RMD purposes.
If Jane’s QCD was for $8,000, she would need to
distribute only $2,000 to satisfy her RMD ($8,000 QCD
+$2,000 regular distribution= $10,000 RMD).


Example 2: QCD is not RMD, and RMD is not eligible
for rollover


Tom’s RMD for the year is $10,000. During the first
week of December, Tom (age 75) instructed his IRA
custodian to process a QCD for $20,000. He had already
distributed $10,000 during the last week of November.
When Tom heard that a QCD can be used to satisfy
an RMD, he wanted to roll over the $10,000 that he
distributed in November. However, the amount was not
eligible for rollover because the first distribution made
during an RMD year goes toward satisfying the account
owner’s RMD until the RMD is satisfied, which means
that the $10,000 distributed in November is Tom’s RMD.
Had Tom taken that $10,000 distribution after the QCD
was processed, the amount would have been eligible
for rollover.


8. QCDs not subject to pro-rata rule
Generally, an IRA distribution includes a prorated
amount of pretax and after-tax funds, if your IRA
balance includes basis amounts. Basis amounts come
from nondeductible contributions and rollovers of
after-tax amounts from employer-sponsored retirement
plans.
For example, assume that you have one traditional
IRA with the balance of $100,000, and $20,000 of that
represents basis. If you take a distribution of $80,000
from the traditional IRA, the pro-rata rule would apply
as follows $64,000 of pretax assets would be taxable
and $16,000 of after-tax assets would be nontaxable,
leaving a balance of $20,000. The pretax amount would
be $16,000 and the basis would be $4,000.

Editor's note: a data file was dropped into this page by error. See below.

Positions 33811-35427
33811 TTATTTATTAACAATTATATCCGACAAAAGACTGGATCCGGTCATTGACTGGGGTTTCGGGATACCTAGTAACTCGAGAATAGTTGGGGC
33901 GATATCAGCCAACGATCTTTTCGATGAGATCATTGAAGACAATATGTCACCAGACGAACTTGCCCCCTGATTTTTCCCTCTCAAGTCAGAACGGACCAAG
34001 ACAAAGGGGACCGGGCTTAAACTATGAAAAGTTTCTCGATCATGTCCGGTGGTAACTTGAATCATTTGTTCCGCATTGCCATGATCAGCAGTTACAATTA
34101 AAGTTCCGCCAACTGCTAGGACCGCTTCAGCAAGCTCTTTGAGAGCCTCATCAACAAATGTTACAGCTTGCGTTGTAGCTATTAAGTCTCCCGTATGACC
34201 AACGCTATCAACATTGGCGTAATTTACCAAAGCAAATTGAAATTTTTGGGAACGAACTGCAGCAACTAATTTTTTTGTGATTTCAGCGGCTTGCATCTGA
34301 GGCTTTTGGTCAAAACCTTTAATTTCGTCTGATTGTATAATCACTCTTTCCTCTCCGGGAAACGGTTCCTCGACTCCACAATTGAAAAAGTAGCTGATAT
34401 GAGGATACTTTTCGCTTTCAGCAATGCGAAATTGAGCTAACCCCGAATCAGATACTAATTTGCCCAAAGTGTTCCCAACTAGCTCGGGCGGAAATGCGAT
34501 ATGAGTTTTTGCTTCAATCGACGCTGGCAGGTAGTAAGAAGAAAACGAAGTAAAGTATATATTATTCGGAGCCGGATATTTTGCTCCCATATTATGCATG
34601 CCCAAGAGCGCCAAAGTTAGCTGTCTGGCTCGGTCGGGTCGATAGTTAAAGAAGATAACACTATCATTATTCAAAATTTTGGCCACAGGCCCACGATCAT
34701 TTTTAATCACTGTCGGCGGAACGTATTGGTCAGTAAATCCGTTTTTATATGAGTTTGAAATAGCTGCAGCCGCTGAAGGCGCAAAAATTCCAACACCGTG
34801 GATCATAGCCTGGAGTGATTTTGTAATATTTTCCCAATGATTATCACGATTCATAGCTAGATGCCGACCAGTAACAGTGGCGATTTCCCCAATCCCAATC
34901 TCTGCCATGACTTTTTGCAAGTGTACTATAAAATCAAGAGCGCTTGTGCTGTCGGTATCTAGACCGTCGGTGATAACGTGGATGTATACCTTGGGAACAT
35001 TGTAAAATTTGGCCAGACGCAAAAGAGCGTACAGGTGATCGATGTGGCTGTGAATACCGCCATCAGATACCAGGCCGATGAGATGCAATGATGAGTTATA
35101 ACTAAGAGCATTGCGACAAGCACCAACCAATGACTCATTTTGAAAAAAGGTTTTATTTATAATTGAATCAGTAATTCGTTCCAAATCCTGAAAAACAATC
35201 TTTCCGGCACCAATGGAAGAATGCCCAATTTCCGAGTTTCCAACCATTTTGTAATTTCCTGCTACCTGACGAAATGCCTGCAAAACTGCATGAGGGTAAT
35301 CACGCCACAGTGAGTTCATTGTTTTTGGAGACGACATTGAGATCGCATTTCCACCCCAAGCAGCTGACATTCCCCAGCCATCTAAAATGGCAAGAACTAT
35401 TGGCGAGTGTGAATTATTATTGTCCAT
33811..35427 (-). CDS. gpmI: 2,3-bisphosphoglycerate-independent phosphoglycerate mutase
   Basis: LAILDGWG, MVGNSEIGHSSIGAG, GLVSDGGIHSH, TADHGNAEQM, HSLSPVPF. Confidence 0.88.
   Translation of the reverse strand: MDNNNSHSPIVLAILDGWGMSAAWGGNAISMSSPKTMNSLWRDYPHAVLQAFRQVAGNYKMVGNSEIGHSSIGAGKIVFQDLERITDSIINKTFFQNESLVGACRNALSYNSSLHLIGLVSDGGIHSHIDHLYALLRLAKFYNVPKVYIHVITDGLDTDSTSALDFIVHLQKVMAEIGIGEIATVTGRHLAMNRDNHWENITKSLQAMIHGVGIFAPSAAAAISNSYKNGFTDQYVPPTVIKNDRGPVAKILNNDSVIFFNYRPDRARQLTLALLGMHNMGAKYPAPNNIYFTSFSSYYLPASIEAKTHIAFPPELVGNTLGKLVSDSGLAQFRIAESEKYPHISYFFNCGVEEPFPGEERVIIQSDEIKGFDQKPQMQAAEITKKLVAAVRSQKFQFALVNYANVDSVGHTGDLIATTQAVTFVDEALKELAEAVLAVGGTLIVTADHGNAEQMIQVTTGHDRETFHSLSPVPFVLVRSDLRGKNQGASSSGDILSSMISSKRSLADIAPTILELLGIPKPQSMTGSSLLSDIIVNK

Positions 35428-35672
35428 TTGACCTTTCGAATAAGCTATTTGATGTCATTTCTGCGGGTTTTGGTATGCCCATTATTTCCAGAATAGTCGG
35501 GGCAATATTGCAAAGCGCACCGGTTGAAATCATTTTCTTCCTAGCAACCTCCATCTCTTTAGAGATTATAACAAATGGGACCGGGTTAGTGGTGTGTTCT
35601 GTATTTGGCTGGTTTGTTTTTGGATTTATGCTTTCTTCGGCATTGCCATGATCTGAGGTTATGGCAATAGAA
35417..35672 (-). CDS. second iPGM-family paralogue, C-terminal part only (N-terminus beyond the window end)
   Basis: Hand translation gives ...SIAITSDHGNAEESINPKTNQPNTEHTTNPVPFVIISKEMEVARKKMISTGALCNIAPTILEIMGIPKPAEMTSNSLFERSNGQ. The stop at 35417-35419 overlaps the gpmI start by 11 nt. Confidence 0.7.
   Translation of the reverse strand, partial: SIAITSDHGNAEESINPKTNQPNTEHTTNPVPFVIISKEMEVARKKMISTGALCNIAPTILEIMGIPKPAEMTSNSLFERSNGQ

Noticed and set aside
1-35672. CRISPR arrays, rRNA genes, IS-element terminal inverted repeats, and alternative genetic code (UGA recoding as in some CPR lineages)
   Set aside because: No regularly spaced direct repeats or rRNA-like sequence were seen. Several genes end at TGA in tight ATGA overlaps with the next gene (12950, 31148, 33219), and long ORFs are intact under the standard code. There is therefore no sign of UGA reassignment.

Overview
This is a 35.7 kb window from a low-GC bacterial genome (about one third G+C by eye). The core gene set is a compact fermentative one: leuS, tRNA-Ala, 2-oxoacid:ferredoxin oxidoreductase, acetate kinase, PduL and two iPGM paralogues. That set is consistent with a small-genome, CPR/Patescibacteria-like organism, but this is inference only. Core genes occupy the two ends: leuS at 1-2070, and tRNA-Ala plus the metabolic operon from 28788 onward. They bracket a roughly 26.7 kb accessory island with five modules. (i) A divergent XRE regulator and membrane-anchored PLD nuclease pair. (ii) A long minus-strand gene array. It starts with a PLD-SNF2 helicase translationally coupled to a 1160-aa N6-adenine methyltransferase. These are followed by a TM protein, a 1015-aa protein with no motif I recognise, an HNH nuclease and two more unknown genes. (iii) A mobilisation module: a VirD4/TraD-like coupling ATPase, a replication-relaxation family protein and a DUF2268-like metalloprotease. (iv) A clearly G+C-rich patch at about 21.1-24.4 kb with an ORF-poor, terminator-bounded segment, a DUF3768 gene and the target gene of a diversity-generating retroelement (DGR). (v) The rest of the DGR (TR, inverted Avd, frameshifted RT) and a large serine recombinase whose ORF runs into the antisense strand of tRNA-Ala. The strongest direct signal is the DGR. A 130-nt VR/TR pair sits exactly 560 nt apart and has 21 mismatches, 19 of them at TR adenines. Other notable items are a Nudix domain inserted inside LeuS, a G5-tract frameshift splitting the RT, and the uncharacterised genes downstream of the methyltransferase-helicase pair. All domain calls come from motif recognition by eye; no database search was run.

One of the exceptions to this pro rata rule is a QCD.
Under this exception, a QCD is deemed to come first
from the taxable amount. Using the example above,
if the $80,000 distribution is a QCD, then that entire
amount would be attributed to the pretax balance,
albeit nontaxable because it is a QCD. As a result, the
remaining $20,000 would represent basis.
Note: All of your traditional, SEP, and SIMPLE IRAs are
aggregated and treated as one for this purpose.


9. Not subject to tax withholding
IRA distributions are subject to income tax withholding.
Under the withholding requirements, an IRA owner
can request to have 10% or more withheld for federal
income taxes plus any state tax. If you fail to make a
tax withholding election, the IRA custodian/trustee is
required to withhold 10% for federal income taxes.
One of the exceptions to this withholding rule is a
QCD. Therefore, whether or not the IRA owner makes
a withholding election, the IRA custodian must not
perform any tax withholding on a QCD.


10. QCDs are reported as regular
distributions
IRA custodians/trustees are required to report QCDs
as regular distributions. Despite the fact that a QCD
is nontaxable, the IRA custodian must report a QCD
as a taxable distribution on IRS Form 1099-R. Your
tax preparer is responsible for reporting the QCD as a
nontaxable distribution on your return 1040.
If you submit a distribution request that is intended to
be a QCD, you should notify your IRA custodian of your
intention. This will help the IRA custodian to ensure that
the amount satisfies the QCD requirement, including
that amount that is made payable to the charity.
However, it is your responsibility as the IRA owner to
ensure that the charity meets the requirement for being
an eligible charity under the QCD rules. In addition, you
must ensure that you meet the age 70½ requirement
before the QCD is processed.
If you are considering a QCD, you should consult with
a tax professional about whether or not it is the most
suitable option for making a donation. A CPA should
also be able to determine if it makes better tax sense to
donate other assets.